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Venture capitalist advises startup owners to give the FDA some respect

Arundhati Parmar

Healthcare venture capitalists are no fans of the U.S. Food and Drug Administration and the regulatory challenges the agency poses for medical startups and device companies.

They blame many of the problems besetting healthcare investing squarely on the agency, as delays caused by reviewers push investor payday further out.

But at the recent MedTech Investing Conference in Minneapolis, moderator Bill Harrington, managing partner at Osage University Partners, half-jokingly cautioned that there will be no whining on the matter.

And at least one panelist on a session discussing where medical tech VCs are investing took him seriously.

After a short complaint about the FDA coming from another panelist — John Ryan of Onset Ventures — Juliet Bakker, founder and managing director of Longitude Capital, said that her advice to portfolio companies is to always be respectful of the FDA.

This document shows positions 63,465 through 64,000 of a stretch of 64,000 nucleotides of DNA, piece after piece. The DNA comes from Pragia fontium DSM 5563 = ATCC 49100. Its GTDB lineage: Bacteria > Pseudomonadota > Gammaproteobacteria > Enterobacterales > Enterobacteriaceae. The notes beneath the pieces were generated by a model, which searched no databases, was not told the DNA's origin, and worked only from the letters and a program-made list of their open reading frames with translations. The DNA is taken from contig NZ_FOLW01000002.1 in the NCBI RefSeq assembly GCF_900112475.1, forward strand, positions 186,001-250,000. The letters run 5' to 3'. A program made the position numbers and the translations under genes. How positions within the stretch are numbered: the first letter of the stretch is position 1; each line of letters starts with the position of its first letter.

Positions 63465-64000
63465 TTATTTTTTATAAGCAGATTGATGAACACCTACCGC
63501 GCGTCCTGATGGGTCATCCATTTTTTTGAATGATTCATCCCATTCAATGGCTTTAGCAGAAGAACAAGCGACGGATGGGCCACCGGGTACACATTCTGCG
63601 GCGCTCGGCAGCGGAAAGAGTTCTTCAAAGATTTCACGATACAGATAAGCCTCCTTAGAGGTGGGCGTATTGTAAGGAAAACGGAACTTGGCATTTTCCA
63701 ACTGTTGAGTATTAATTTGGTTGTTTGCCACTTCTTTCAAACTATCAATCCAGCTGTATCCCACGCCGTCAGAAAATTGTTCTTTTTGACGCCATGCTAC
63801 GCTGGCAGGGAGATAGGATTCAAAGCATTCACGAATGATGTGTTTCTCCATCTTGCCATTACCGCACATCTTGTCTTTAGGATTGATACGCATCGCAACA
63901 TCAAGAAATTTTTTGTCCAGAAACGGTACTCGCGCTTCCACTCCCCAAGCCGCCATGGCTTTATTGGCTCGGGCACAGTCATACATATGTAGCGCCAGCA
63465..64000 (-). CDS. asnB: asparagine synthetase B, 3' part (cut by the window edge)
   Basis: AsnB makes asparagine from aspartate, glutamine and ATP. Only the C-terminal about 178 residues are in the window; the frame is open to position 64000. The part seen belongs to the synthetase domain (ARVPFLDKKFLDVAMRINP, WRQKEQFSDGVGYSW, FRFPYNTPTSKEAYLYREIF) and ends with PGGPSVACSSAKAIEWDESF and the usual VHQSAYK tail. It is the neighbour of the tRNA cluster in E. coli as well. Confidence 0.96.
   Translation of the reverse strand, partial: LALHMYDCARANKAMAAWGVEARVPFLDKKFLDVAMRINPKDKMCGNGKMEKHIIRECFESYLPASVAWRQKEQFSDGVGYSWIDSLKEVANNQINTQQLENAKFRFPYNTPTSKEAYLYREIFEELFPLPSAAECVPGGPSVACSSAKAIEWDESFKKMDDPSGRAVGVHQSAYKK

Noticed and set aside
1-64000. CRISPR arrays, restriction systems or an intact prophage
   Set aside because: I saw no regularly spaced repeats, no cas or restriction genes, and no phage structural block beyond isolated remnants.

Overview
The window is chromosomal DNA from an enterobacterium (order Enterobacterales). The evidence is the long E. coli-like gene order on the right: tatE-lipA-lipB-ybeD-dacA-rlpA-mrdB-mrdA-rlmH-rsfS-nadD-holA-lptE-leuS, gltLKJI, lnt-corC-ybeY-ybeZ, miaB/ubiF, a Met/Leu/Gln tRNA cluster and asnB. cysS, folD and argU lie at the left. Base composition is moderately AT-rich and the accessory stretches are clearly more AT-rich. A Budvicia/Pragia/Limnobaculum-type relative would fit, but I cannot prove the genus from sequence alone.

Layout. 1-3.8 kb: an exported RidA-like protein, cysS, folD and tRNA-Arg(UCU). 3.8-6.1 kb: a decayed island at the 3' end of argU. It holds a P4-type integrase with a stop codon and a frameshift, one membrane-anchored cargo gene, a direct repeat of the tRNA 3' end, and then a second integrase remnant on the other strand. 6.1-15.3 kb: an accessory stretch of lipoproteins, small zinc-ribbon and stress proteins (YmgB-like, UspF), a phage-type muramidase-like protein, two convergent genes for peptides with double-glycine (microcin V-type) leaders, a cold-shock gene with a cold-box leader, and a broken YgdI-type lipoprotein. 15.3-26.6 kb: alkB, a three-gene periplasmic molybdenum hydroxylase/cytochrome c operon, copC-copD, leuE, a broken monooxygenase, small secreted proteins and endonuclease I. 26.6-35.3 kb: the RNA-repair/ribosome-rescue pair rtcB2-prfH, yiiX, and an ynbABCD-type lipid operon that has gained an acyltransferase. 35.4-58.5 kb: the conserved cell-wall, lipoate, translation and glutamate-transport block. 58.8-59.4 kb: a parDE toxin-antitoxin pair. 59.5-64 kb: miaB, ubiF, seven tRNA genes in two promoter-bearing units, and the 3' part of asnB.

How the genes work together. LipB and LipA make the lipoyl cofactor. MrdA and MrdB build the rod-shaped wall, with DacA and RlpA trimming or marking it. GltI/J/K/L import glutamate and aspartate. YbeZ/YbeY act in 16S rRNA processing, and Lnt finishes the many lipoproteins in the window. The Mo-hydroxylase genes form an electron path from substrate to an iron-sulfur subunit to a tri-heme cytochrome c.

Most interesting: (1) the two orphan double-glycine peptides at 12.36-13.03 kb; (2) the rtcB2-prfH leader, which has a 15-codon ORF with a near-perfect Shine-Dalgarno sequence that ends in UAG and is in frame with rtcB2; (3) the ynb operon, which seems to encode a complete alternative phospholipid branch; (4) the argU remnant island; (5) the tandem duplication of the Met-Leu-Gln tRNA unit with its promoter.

“After all, they are here to protect us,” she said.

Bakker added that on many occasions companies and regulatory consultants don’t “bother to answer the questions that the FDA has asked” or give the answers that they want to give. That, she said, creates delays. And delays are anathema to the venture capital and startup community eager to see a return on investment.

“The better part of valor is to respect the FDA,” Bakker said.

“Great advice,” said Harrington, before moving to the next question.

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